Sir Francis Drake and the British Love of Sherry

sir-francis-drake-statueIt’s one of the best stories in the history of wine:  How Sir Francis Drake “singed the beard of the King of Spain” in a 1587 raid on the Port of Cadiz and made off with 2,900 barrels of wine. It also might just be the reason behind the somewhat cliché, but at the same time, undeniable love the British have for Sherry.

The tale goes back to the 1400’s, as Europe began exploration of the new world. The great capitals of Europe were sending explorers such as Ferdinand Magellan and Christopher Columbus to find passage ways for trade and to discover what lie beyond the wide oceans.  Christopher Columbus, despite being of Italian birth, made his most famous deal with King Ferdinand and Queen Isabella of Spain and set sail from the Spanish ports of Palos de la Frontera, Cadiz, and Sanlucar – all regions well known for wine.

These explorations were spectacularly successful for Spain as explorers began to return in ships filled with gold, silver, and other wealth from the new world. At the same time that Spain was profiting from the plunder of Mexico and Peru, young Queen Elizabeth of England was benefitting from the wealth brought in by her expanding colonies in North America.

However, it soon became clear that British colonies in North America could not begin to produce anywhere near the immediate wealth arriving by the galleon load from Spain’s incredibly lush New World sherry barrelterritories. Knowing that an island kingdom must be strong to survive, Elizabeth turned a blind eye as Sir Francis Drake and other English sea captains began raiding Spain’s slow-moving, heavily laden ships, seizing the riches for their own.

It did not take long for the Philip II, the King of Spain, to have had enough of England’s daring Queen and her “sea wolves” and he soon hatched a plan.

In 1580, King Philip ordered that a great Armada, or Navy, be built.  His plan was to invade England, remove Elizabeth from the throne, and crown himself king of England in Westminster Cathedral.  However, Elizabeth heard of the plan and made a bold preemptive strike, led by the highly skilled ship’s captain, Sir Francis Drake.

Drake was sent out from Plymouth on April 12, 1587. He arrived just outside of Cadiz on April 29th.  Late in the afternoon of that day he sailed boldly into the harbor, completely surprising the defenders and throwing the Spanish land and naval forces into a panic.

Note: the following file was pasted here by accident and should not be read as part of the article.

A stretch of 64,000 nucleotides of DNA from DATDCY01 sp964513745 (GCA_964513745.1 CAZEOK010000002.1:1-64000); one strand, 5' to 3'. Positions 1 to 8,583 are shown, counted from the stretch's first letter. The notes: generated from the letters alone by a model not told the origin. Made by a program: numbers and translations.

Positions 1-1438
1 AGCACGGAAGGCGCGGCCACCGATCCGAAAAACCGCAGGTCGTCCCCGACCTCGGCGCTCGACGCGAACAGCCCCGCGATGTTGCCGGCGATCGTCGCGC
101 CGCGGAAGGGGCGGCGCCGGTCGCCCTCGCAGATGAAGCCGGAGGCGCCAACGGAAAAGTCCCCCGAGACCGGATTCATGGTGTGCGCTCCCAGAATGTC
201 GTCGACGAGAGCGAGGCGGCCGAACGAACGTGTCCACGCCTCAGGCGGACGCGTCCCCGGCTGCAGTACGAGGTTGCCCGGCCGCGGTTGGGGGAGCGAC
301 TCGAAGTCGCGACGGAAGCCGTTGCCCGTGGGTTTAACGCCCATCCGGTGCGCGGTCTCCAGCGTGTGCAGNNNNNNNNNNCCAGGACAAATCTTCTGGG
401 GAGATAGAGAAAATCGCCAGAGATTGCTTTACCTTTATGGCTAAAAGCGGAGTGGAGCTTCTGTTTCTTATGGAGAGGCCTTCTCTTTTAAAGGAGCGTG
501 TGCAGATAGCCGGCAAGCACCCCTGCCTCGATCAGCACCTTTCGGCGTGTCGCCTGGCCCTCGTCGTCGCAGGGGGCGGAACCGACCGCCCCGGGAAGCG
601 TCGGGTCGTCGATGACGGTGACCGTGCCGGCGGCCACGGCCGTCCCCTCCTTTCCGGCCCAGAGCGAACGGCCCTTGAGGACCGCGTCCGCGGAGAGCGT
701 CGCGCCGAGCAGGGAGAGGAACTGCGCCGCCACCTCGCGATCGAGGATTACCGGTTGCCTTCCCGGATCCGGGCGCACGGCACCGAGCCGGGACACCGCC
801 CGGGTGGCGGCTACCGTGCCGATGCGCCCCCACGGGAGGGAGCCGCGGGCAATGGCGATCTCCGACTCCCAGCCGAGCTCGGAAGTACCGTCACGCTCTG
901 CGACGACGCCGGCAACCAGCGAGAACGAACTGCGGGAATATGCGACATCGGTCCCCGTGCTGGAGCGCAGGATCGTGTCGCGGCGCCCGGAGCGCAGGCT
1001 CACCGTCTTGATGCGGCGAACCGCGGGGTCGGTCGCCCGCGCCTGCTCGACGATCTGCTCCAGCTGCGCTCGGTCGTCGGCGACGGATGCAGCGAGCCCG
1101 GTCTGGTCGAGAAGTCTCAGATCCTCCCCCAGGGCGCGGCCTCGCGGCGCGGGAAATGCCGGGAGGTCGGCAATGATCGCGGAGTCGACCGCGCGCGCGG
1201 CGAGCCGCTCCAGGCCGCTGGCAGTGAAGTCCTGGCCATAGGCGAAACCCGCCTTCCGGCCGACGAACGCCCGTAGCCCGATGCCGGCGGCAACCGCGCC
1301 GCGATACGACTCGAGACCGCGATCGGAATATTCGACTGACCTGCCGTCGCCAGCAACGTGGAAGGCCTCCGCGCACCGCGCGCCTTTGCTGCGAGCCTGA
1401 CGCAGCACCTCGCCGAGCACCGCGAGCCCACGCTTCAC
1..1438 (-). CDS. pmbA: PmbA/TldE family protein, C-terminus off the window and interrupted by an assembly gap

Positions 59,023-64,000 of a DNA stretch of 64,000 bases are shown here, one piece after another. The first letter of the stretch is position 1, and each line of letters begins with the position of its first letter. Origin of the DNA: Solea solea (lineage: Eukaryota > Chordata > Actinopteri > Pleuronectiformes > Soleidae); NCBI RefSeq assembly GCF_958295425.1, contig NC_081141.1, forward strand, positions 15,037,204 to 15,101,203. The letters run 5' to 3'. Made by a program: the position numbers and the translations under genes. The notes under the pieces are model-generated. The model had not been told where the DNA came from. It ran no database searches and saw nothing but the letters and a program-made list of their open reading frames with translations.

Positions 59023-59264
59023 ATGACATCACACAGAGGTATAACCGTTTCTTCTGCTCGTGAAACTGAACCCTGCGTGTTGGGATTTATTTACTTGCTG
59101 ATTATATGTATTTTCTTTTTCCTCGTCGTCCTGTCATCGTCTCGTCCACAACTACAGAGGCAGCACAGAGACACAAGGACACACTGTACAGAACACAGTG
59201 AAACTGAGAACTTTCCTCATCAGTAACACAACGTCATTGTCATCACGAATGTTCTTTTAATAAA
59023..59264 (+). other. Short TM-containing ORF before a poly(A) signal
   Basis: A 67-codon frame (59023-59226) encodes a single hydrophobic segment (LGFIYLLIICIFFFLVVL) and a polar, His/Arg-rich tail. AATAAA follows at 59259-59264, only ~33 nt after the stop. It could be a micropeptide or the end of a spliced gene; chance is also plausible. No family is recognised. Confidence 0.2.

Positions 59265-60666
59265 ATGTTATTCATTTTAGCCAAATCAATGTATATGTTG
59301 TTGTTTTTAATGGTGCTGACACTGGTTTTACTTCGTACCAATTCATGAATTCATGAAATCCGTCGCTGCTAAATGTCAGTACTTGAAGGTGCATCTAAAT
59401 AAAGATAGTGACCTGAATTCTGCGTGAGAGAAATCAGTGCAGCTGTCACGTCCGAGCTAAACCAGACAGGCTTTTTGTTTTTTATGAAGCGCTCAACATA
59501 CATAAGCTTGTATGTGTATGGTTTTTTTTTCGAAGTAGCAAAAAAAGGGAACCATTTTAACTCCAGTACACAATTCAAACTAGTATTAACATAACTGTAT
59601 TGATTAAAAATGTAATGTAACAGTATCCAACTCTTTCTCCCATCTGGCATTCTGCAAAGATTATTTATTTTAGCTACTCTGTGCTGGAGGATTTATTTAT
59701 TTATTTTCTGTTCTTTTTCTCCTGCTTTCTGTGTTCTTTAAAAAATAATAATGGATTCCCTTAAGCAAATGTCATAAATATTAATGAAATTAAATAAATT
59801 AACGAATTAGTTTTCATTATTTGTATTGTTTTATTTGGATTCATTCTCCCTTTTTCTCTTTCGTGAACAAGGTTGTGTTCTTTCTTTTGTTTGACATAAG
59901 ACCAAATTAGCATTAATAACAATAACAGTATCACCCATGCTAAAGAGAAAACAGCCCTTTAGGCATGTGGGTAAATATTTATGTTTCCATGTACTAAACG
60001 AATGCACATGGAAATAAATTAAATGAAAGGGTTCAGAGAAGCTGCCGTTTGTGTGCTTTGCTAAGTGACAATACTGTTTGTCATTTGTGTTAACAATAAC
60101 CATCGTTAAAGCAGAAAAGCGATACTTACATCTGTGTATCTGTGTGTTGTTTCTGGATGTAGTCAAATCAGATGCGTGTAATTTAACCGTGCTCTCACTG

Drake's map of his planned attack on Cadiz.  (Public Domain)

Drake’s map of his planned attack on Cadiz.
(Public Domain)

All the remainder of the day and into the next, Drake plundered and burned. Thirty-seven Spanish vessels were destroyed with only minor losses on the English side. As part of the spoils of the raid, Drake and his crew famously stole 2,900 barrels of Sherry and delivered it up to the British Court. This devastating battle became known as “the singeing of the beard of the King of Spain.”

As you might guess, it became all the rage in England to drink the captured Sherry.  Spanish Sherry was suddenly the most popular drink in England.  Legend even tells us that the English loved to call it “sack” because, well, Drake had sacked the Spanish supply port.  In the ultimate show of British praise, Shakespeare praised Sherry, or “sack,” when he had Sir John Falstaff proudly declare in Henry IV, Part 2, “If I had a thousand sons, the first humane principle I would teach them should be, to forswear thin potations and to addict themselves to sack”.

Note:  There are other explanations for the term “sack” as well.  For instance, some say the term comes from the Spanish verb “sacar,” meaning “to draw out.”

 

Post written by Jane A. Nickles, CWE (your SWE Blog Administrator) bevspecialist@societyofwineeducators.org
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